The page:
Grouping Picture Frames

Ever wondered how to display your motley crew of photos or artwork? Having framed photos strewn about can create a comforting atmosphere, but sometimes border on looking too cluttered. I love putting things in frames and arranging them on a wall so they become the focal point in a room or hallway. Some people have a knack for assembling varieties of frames, but an easy way out is to buy a bunch of varying shapes and sizes, then painting them all the same color (black, white, fuschia perhaps…).

Even easier is to buy a set of frames all the same size and color, but these look best hung up with equal spacing and in even rows, which can be a pain unless you love rulers and levels (if you’re set on doing it this way, I recommend laying the frames out on the floor on top of a large piece of butcher paper, tracing around the frames, then hanging the paper on the wall with tape and hammering in nails right through the paper). Some ideas to inspire, below:

White and brown frames hung in a repeating pattern

Another grouping of neutral-colored frames

Frames in the same color and style arranged on a line

A great collection of greens


DIY Headboards

Lately I’ve been thinking of putting a headboard in my bedroom, but want to avoid the cost of anything too fancy or the effort of actually building something from scratch. There are lots of options out there, such as painting a headboard design directly on the wall, using a wall decal, or painting a piece of salvaged wood or a door (you’ll just need hardware to secure it to the wall).

Most big cities have salvage stores where you can find old doors (and so much more) worth re-purposing. In Seattle, I like Earthwise Architectural Salvage, and Second Use. If you’re in Portland, OR, definitely check out Hippo Hardware.

A few inspiring ideas:

Wall decal from

Wall decal from

Wicker spray-painted fuschia

Salvaged door painted and attached to wall

Salvaged wood propped against wall

Cutting Out Mail Clutter

The easiest way to cut down on the clutter mail can cause is to keep less of it from making its way into your home. Not only does this mean less junk for you to sort through, it means less thrown out as trash or energy spent recycling it so you’ll be helping the environment too. A few ideas:

  • Pay bills online whenever possible (most companies have this option, just check your paper statements or head to the company’s website), then opt for paperless statements
  • Check out to opt out of receiving catalogs, junk mail and phone books
  • Stop receiving credit card and insurance offers by opting out at

Once you get your mail to consist of magazines, catalogs, and letters you do want, you’ll want to store it someplace where you can access it without it taking up a lot of space. My favorite method is with wall organizers, which are super easy to install and can typically live in an inconspicuous spot in your entryway, kitchen, or office. The ones pictured here are from Ballard Designs and Pottery Barn.

A Google search for “wall file holder” will give you a ton of options, including some that are much cheaper, albeit not quite as easy on the eyes. One option is to buy a few cheap, mesh metal versions from an office supply store, spraypaint them white or as close to your wall color as possible so they blend in, and hang a few in a vertical line. This idea works nicely for households where each person needs their own bin.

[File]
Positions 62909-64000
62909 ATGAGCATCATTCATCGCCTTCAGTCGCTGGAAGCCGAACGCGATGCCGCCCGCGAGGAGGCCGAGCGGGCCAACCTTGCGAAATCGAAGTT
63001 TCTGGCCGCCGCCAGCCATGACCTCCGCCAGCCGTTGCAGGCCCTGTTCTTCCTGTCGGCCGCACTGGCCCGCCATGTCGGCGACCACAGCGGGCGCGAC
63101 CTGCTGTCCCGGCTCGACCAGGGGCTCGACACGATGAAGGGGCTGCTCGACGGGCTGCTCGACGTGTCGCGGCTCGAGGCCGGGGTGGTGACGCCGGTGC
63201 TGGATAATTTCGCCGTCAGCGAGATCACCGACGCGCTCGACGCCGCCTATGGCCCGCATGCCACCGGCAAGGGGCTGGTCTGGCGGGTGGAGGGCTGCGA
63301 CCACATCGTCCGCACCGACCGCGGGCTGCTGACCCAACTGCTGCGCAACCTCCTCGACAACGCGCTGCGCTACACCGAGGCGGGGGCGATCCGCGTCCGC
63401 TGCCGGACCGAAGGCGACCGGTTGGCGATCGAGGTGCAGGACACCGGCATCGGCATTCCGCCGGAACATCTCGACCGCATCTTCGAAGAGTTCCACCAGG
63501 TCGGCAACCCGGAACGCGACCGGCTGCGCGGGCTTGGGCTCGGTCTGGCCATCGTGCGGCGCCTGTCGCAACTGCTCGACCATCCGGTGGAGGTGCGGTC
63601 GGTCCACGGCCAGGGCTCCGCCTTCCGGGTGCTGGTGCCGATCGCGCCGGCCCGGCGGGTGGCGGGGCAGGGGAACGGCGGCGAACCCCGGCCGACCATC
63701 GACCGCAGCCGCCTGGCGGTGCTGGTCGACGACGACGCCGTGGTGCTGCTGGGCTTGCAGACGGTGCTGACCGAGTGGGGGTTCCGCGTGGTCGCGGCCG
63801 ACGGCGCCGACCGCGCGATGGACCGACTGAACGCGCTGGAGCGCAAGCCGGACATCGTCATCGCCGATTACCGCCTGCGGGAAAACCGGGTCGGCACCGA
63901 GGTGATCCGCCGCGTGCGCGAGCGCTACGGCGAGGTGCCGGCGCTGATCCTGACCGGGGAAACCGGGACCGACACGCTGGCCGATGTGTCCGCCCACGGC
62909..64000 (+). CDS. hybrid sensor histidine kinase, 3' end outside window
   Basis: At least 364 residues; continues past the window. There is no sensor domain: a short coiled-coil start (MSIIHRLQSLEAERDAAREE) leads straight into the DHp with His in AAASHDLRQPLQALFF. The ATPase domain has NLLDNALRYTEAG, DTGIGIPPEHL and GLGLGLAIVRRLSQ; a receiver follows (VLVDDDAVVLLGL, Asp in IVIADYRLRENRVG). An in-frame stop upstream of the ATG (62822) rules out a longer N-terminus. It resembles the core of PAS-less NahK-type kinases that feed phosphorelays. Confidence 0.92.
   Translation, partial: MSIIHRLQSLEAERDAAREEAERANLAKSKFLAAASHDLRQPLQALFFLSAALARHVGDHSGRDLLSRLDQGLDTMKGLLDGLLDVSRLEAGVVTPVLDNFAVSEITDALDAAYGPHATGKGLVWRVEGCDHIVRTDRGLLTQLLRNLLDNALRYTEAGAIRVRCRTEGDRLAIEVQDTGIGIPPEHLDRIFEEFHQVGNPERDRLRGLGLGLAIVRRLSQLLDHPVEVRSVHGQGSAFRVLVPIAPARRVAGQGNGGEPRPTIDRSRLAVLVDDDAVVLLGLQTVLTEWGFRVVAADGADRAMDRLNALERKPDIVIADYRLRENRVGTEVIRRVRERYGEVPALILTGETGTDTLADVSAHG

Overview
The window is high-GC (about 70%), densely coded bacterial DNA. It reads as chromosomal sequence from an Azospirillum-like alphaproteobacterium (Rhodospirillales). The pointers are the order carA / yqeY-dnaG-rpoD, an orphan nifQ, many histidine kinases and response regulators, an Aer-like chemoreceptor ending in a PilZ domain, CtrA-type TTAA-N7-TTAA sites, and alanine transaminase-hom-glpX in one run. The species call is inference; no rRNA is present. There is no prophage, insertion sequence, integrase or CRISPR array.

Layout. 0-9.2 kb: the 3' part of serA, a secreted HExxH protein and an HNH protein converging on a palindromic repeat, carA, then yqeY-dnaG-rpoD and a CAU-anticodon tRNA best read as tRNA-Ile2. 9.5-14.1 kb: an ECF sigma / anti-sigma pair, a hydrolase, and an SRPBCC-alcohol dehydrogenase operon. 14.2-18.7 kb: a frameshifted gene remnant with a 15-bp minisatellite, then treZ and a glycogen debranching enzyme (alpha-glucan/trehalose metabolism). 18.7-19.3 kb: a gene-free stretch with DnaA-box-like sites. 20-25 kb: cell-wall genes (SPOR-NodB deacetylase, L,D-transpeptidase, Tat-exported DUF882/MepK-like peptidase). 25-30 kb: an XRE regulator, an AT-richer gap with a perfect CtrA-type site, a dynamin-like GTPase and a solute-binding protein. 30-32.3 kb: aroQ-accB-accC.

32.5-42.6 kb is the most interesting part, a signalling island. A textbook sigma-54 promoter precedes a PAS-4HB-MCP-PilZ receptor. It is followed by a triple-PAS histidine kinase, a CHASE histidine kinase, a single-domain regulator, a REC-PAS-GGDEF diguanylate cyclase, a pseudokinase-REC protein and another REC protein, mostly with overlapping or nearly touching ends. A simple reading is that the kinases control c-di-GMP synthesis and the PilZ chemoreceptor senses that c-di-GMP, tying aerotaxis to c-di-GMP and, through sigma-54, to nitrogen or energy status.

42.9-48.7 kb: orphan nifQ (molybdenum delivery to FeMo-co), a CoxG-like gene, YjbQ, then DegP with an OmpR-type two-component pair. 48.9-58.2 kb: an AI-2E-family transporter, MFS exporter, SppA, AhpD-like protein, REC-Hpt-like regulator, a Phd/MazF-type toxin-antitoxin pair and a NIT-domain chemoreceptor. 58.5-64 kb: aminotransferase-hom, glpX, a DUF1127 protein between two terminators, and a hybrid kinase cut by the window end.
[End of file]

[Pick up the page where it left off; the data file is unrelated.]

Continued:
Picture Frame Necklace Holders

I think there’s an unwritten law that when two necklaces are left alone in a box, they will get hopelessly, inexplicably tangled up with each other. A way to avoid this is by hanging them up, which offers the added benefits of serving as pretty wall decor, and as a reminder of the cool stuff you own that might otherwise go forgotten when not in plain sight.

The easiest way to do this is by finding a cheap, wooden picture frame that has hanging hardware on the back of it. Paint the frame if you’d like, then either hammer in a row of small nails or attach small screws (you can find these fairly easily in hardware stores or Home Depot) along the top edge. Make sure you remove the glass from the frame when you’re hammering in the nails so you don’t break it, then replace and add a picture, or trace the size of the opening and add a sheet of construction paper in a color you like.

Color-Coded Bookshelves

This may not be the first time you’ve heard about color-coding your bookshelves, but it seemed like a natural place to start since it’s one of the first things people notice about my living room. Organizing your books by color is an easy way to make a cluttered space look more artistic, and lends some order to what’s often a chaotic mix of color (I also organized my DVDs this way, before getting an entertainment stand with drawers to hide ’em in).

You don’t have to put everything in rainbow order (and how many of us have purple books?), but consider doing groups of beige and brown with reds and oranges, blues and greens together, and grays and blacks.

My favorite bookshelves right now are the Expedit ones from IKEA. They have a modern look that goes with most decor, and you can get a variety of coordinating storage bins that fit the shelf space.